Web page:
Shannon Curtis’s second tie-in novella for the series embraces the clichés of both TV soap and romance genres; it reads like Mills and Boon-esque fan fiction. What surprises are the gentle humour aimed at the convoluted love story and the genuinely sweet romance between Hope and Oliver. Romance tropes are in full force, but even these are laced with fun.

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April 11, 2014

A round-up of 2014 Sydney Writers’ Festival panels that could have featured romance authors…only they don’t.

2014 Sydney Writers Festival

I’m thinking your romance programming (or lack thereof) sucks.

If you’ve been following our Twitter feed over the last few days, you’ll know that romance readers have been let down—yet again—by the Sydney Writers’ Festival, which features a program that completely ignores romance authors. If you haven’t read Gabby’s open letter to the SWF, it’s a great place to start. The amount of support we have received on Twitter, Facebook and here on the blog tells me that the support for romance is strong.

We’ve been brainstorming ways to increase the level of awareness for romance at SWF. There would be no compelling reason for SWF to incorporate romance panels if the organisers feel that the audience would not support them. So I think one of the easiest and most effective things we can do as romance readers is to attend the festival and be visible. And the easiest way I can think of to be visible at the festival is to attend panels and ask questions that speak to the romance genre. We don’t have to be obnoxious about it—we just have to demonstrate that we’re there, we’re listening, and that romance fiction is relevant.

I’ve put together a selection of festival events that I think would intersect very easily with romance. If you’re a romance reader thinking of attending the SWF, these panels and workshops might be of interest. Some years, we take what we can get, and 2014 seems to be one of those years.

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April 10, 2014

The King by J. R. Ward (Black Dagger Brotherhood, Book 12) - Australian editionA character-driven story is being forced into a plot-driven approach at the expense of elements that made the earlier books such great reads. But I’m keeping the faith.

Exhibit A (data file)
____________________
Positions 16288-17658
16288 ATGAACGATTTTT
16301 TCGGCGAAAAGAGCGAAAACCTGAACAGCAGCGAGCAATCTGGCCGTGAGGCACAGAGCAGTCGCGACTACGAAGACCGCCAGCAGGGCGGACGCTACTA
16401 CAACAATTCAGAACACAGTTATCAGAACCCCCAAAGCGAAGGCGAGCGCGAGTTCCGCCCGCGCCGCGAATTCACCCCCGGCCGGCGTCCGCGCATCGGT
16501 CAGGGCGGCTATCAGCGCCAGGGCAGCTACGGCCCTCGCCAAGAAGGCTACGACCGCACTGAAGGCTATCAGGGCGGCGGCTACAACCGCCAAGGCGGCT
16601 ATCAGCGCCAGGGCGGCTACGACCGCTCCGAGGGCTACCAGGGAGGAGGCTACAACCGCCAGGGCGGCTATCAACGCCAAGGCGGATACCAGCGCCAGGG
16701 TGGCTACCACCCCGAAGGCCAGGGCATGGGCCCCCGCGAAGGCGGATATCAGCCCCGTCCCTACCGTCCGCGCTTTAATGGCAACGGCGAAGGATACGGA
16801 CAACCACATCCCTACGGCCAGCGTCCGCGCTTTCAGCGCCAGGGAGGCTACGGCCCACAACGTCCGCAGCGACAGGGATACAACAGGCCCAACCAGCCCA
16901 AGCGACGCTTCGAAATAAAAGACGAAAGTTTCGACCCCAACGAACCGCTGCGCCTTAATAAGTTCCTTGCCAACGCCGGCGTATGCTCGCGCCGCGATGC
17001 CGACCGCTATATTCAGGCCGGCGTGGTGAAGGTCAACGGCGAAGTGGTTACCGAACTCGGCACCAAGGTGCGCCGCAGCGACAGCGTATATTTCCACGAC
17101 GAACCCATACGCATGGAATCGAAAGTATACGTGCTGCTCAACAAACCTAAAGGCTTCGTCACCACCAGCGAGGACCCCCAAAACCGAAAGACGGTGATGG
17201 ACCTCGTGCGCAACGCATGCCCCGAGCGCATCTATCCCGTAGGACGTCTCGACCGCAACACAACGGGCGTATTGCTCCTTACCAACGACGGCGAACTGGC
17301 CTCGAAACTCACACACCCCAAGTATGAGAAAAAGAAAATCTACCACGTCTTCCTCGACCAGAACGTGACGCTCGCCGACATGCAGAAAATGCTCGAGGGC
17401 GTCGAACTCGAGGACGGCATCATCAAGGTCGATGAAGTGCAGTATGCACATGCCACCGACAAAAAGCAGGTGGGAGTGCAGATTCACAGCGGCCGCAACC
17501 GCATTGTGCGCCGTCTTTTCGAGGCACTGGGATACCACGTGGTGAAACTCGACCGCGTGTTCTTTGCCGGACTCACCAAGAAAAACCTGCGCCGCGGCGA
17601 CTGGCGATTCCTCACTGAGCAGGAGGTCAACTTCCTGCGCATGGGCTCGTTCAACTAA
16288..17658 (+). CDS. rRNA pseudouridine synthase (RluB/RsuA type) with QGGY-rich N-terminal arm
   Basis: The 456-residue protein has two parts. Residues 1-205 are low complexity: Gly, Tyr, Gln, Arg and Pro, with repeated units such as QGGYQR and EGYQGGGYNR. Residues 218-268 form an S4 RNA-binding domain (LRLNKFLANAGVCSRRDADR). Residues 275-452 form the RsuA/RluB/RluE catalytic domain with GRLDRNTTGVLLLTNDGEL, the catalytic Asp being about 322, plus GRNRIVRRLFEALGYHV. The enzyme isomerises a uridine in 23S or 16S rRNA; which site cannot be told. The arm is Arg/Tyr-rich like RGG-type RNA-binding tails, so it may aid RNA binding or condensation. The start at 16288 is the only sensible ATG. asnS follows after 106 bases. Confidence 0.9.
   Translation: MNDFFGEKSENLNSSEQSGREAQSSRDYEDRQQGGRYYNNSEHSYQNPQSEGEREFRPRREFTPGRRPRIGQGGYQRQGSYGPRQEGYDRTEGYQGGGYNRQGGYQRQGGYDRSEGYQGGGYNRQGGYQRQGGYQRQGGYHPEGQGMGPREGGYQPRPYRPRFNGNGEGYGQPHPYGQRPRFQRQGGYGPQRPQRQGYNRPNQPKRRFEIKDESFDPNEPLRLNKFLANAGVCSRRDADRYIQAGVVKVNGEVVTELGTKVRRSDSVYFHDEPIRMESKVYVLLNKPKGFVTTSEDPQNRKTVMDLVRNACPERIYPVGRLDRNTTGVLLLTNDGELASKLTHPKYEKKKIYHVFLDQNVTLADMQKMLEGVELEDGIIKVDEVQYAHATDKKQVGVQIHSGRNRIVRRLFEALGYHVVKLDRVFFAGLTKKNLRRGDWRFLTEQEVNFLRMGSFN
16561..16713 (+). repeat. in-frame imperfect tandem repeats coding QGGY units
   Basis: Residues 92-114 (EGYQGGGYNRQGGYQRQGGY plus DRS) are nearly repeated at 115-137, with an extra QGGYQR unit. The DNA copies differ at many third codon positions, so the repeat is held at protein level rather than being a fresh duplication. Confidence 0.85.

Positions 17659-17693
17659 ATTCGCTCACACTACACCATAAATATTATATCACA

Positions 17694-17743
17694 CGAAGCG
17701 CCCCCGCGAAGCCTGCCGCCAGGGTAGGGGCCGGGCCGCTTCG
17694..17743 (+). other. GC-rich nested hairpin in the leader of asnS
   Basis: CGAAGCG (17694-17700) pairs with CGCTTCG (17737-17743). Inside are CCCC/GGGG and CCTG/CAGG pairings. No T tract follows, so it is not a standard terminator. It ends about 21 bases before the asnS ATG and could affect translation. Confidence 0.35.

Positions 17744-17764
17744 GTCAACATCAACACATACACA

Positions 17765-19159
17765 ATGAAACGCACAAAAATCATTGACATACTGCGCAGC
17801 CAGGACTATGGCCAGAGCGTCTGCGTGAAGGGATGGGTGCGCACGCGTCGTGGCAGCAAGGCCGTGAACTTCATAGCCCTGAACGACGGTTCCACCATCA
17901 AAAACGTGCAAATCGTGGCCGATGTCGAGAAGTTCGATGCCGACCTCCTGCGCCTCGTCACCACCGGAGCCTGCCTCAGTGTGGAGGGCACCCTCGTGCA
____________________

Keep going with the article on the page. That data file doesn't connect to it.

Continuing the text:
An advance reading copy of this book was generously provided by Hachette Australia. If you need to catch up on the world of the Black Dagger Brotherhood, click here to for Decadence’s cheat sheets.

On the surface, a return to Wrath and Beth makes The King sound like an extended epilogue to Dark Lover, especially since she wants to have his baby, but it’s so much more than that. By the end of Dark Lover, Wrath got the girl and that was it in the HEA (happily ever after) department for him because he had to take up the burden of ruling a people trapped by tradition and facing extinction. Everyone else in the series got their HEA as well as being able to make peace with their demons or had the strain either lifted from them or modified to something they were better equipped to handle. Only Wrath was forced to give up his identity as a fighter and, over the course of the series, we’ve seen him chafing under worship from his subjects, the boring and monotonous desk job, and attempted coups from the glymera.

The King is a very necessary part of the series. It’s also a jam-packed installment of an addictive series, with background on the previous king, resolution of the glymera’s coup and Beth’s desire for a young, as well as the continuation of another three romantic plots.

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April 9, 2014

BOOKMARKED is the name of our paper.li journal, but since not everyone is on Twitter and not everyone on Twitter likes paper.li, this is a round-up of links and news that might be of interest.

Bookworld prize pack winner

Congratulations to Dale, who has won the Bookworld prize pack featuring books by some of our favourite Australian romance authors! This is how Dale plans to get through the prizes:

Close front door. Open book. Walk. Read. Sit on bus. Read. Exit bus. Walk. Read. Don’t walk. Read. Walk again. Read. Enter building. Read. Smile at security. Read. Catch lift. Read. Arrive at office. Close book. Work. Leave. Open book. Read. Repeat.

I believe this is a method of reading that all the Book Thingo bloggers are very familiar with. Thanks to everyone who entered the giveaway—we had a lot of fun reading your comments.

Heart to Heart with Anne Gracie

The second episode of Destiny’s Heart to Heart podcast is out, and our guest is Australian author Anne Gracie. We chat about the the romance genre, and Australian romances. I also review Kathryn Ledson’s Erica Jewell series. If you’re not an iTunes user, Destiny now has an embedded player on the blog—click on the link above.

Book shopping

The first book (actually, it’s a novelette) in Mia West’s Tell Me When series, Initiation, is free on Amazon (and other ebook retailers). The heroine is a time-travelling art thief, and the hero has to give her an orgasm to launch her into the past. I haven’t read this, but I’m going by Cecilia Grant’s recommendation, whose books I love.